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Jun 2020

Keeping coronavirus redundancies fair and the alternatives

The Government’s coronavirus job retention scheme (CJRS) has helped many employers keep their staff. But, the winding down of the CJRS and the grim economic forecast mean that employers may need a more flexible workforce and for many sectors, redundancies seem inevitable.

Emma Thompson, employment law expert outlines alternatives to redundancy and sets out five key elements of a fair redundancy.

You should check the Government website for the latest guidance in conjunction with this article, as the guidelines on the coronavirus (COVID-19) and the Coronavirus Job Retention Scheme are changing frequently.  Speak to the Head of our Employment Team, Emma Thompson, for specific advice for your business.

Coronavirus job retention scheme extension

The CJRS runs in its current form until the end of June. From July, ‘flexible furlough’ will allow employees to work part-time and be furloughed part-time. From August until the close of the scheme on 31 October 2020, the contribution that employers can claim under the CJRS will taper off.

Alternatives to making redundancies

Although the increased flexibility in the CJRS from July will be welcomed by many, employers looking for greater flexibility to deal with reduced or unpredictable workflow, may wish to look at one of the following alternatives to redundancy:

Laying off or short-time working

Laying off staff involves sending employees home without pay for a limited period.  Short-time working means employees work less and receive less than half their usual weekly pay but may be entitled to a Guarantee Payment (capped up to £30 per day).

Both measures need an express contractual term, which should be used with care to avoid constructive unfair dismissal claims. We can advise you on introducing these terms and when layoff or short-time working trigger the right to a statutory redundancy payment.

Changes to pay, hours or duties

Other options available to employers include:

  • reducing pay;
  • reducing days or hours, including moving on to zero hours contracts; or
  • re-organising duties, for instance to move employees to areas of your business with more work.

Unless your employment contracts give you the right to do so, or you are able to reach a binding agreement with your recognised trade union, you need each employee’s consent to make these changes. Although employees may accept these more readily in the current climate, if they do not agree the changes may have to be pushed through by dismissing and offering to re-engage the employee on new terms. We can guide you through this process. We can also advise you on the risk that some changes could create an entitlement to a redundancy payment.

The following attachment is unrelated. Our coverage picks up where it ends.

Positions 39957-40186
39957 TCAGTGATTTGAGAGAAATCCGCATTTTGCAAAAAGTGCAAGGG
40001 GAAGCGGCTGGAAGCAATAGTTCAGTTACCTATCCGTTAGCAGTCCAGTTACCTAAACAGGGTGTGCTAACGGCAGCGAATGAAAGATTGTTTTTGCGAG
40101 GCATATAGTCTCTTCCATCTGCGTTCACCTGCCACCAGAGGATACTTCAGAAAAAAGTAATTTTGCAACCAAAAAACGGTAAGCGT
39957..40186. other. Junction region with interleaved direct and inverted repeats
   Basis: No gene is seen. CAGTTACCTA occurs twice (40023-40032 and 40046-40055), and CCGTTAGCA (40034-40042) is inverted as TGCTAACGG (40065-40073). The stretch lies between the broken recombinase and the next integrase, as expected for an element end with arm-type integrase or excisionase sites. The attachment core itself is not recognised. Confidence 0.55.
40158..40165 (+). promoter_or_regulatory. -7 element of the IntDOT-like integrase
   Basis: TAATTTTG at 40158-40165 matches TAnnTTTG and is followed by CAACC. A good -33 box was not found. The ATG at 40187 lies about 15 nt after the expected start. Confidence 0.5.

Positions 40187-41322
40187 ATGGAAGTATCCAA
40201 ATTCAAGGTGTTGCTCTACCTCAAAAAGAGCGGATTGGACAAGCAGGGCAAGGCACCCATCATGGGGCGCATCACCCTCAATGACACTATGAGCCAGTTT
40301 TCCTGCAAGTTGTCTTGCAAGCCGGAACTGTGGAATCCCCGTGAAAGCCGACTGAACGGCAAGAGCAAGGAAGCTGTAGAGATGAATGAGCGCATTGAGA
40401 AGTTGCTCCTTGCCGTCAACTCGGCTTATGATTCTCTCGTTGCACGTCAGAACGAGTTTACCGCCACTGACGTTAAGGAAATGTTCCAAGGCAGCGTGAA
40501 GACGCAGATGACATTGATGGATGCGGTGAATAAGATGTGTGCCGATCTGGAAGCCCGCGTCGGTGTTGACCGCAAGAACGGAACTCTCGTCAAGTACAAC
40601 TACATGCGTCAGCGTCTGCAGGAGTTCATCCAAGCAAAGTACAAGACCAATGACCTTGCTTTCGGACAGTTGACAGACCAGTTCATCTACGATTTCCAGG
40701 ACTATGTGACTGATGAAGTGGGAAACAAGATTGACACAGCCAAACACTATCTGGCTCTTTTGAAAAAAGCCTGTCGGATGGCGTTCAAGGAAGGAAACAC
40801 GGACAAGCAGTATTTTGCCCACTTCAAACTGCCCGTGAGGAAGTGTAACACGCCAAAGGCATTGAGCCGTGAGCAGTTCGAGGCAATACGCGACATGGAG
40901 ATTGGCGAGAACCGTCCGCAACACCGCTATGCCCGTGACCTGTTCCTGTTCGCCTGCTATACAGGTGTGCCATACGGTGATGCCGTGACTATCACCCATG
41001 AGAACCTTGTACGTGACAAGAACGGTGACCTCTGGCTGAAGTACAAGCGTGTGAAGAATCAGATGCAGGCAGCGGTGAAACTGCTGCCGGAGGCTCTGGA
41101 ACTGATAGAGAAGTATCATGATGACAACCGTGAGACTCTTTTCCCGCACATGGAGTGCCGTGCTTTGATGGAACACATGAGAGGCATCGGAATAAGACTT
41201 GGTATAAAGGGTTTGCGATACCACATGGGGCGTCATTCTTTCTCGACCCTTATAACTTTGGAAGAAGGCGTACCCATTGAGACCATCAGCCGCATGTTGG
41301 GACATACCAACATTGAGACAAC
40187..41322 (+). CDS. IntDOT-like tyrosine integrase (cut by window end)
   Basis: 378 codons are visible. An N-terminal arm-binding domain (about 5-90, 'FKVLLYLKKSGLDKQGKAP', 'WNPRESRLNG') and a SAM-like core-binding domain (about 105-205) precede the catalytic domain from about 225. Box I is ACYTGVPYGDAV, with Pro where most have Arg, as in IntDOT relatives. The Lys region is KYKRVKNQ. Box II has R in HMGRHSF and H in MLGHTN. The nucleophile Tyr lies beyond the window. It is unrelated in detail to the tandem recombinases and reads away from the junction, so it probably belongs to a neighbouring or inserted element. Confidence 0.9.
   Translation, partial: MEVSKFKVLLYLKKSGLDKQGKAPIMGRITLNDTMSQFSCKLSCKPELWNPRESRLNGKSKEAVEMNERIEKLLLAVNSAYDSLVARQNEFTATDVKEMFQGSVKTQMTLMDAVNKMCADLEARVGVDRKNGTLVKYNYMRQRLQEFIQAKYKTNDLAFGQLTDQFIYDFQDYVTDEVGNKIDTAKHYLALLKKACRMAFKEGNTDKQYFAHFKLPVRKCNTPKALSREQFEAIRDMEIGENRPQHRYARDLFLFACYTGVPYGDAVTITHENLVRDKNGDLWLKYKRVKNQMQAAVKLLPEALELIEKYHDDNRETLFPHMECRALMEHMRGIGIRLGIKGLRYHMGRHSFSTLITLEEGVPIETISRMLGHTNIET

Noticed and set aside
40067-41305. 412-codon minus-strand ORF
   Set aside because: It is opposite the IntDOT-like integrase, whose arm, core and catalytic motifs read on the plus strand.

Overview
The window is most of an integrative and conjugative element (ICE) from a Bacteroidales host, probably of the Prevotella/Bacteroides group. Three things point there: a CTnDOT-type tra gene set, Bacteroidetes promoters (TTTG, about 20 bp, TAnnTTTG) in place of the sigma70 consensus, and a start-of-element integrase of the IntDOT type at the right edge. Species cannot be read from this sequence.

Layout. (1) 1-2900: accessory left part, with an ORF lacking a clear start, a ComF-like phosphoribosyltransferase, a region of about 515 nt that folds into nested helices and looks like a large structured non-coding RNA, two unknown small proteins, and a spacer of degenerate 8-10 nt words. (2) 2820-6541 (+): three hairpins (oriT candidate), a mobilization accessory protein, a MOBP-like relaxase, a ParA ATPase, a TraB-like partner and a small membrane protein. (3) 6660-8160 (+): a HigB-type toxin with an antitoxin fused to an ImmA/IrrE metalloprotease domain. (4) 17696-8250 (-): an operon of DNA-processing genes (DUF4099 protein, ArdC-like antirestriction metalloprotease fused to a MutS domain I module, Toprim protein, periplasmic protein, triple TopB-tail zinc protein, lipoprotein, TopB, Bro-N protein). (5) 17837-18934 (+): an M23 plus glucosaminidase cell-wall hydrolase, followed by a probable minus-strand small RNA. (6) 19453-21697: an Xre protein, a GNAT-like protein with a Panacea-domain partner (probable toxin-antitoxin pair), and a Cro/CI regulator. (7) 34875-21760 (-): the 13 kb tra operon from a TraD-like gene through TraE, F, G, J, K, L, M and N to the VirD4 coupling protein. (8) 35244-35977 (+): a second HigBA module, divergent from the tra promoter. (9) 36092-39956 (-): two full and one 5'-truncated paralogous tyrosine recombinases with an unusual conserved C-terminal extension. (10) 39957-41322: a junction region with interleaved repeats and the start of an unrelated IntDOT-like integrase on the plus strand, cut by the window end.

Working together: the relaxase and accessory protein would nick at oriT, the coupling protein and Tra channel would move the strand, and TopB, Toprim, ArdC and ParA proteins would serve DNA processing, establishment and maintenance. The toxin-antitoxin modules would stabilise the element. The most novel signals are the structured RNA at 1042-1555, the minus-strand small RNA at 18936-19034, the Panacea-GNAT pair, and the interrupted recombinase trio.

Changing to self-employed

Another option is offering work on a freelance, self-employed basis. This may seem attractive, but you would need to make the employees redundant first. There are a number of risks, including the impact on the fairness of the redundancy dismissals and the possibility of being caught by the IR35 tax rules. We can help you weigh up the pros and cons.

Five key elements of a fair redundancy

An employee with two years’ service can bring a claim for unfair dismissal. Where an employee with a protected characteristic argues that their redundancy was discriminatory, they can bring a claim regardless of their length of employment.

Even if the need to make redundancies is obvious, employers still need to follow a fair procedure carefully.  This will nearly always involve the following:

  • Warnings – give employees as much warning as possible. This allows the employee to inform themselves, consider alternatives to redundancy and start their job search.
  • Consult – collective consultation obligations may be triggered, as well as individual consultation. If you are using selection pools, include these in the consultation. Keep an open mind and genuinely consider the representations.
  • Criteria for selecting employees for redundancy – keep these as objective as possible and try to avoid management opinions about individual employees. Look out for discrimination issues, for example if you are using attendance as a criterion, you may need to make allowances for disability-related absences.
  • Fair selection – involve more than one manager in the scoring process, particularly if the criteria involve assessment of ability and allow employees to appeal the findings. Take on board the employees’ representations about their selection.
  • Seek alternatives to dismissal – if the CJRS or a similar scheme is available, the redundancy dismissal may only be fair if you can show that it was reasonable to dismiss despite the availability of the scheme.

We can advise you on ensuring redundancies are fair, as well as using settlement agreements to bring about changes or to swiftly bring employment to an end.

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